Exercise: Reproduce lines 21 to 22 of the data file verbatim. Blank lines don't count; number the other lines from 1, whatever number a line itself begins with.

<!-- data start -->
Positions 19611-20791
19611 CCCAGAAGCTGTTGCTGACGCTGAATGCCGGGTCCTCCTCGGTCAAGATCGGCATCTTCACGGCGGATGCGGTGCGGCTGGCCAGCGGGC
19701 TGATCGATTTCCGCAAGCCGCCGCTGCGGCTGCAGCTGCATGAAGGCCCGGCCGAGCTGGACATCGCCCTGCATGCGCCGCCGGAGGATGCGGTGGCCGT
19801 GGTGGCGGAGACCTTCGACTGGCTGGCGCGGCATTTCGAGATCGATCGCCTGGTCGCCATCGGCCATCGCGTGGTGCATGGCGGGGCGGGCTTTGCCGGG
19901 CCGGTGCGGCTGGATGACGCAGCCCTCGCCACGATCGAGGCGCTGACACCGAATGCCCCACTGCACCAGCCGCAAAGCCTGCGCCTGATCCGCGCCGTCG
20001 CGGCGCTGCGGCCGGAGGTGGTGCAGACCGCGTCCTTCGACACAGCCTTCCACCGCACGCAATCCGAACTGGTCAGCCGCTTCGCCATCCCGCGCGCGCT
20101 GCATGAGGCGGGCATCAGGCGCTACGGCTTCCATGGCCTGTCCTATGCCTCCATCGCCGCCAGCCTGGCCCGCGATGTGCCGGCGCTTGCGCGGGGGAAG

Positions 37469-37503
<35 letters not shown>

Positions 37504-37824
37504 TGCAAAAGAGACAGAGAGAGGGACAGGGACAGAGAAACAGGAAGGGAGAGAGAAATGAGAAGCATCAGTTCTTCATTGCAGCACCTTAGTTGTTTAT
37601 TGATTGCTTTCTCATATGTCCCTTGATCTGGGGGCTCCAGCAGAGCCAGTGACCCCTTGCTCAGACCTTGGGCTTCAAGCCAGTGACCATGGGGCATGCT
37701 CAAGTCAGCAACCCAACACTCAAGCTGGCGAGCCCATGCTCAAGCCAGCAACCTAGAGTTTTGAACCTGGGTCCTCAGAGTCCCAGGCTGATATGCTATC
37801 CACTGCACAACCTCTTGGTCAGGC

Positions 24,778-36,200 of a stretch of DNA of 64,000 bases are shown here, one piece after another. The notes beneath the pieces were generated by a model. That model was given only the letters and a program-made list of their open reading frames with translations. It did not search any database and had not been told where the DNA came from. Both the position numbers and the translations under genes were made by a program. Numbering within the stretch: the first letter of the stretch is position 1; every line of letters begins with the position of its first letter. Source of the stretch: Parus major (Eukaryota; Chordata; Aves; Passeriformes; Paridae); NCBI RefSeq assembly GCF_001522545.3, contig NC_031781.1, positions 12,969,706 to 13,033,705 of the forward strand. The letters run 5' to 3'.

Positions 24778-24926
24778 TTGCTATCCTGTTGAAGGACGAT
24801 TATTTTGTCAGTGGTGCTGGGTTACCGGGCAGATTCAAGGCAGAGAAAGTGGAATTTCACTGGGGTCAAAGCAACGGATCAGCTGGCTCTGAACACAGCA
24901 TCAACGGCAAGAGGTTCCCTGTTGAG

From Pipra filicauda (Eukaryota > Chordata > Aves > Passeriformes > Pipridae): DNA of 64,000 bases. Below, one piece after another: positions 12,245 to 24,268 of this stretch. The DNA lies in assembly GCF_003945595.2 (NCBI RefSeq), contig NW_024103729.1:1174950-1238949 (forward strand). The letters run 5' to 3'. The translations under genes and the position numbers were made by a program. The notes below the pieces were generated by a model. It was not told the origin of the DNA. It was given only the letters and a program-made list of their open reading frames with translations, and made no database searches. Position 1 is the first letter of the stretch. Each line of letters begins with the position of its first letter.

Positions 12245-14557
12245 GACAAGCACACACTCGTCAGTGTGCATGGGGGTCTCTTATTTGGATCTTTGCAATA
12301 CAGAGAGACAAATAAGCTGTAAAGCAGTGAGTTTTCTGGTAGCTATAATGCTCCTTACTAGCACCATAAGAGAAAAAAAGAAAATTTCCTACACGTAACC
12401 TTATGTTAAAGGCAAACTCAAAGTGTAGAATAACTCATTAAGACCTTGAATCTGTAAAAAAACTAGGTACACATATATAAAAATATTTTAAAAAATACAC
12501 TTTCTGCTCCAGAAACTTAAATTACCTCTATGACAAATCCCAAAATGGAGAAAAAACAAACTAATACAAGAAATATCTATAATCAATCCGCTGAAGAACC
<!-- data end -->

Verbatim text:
Positions 12245-14557
12245 GACAAGCACACACTCGTCAGTGTGCATGGGGGTCTCTTATTTGGATCTTTGCAATA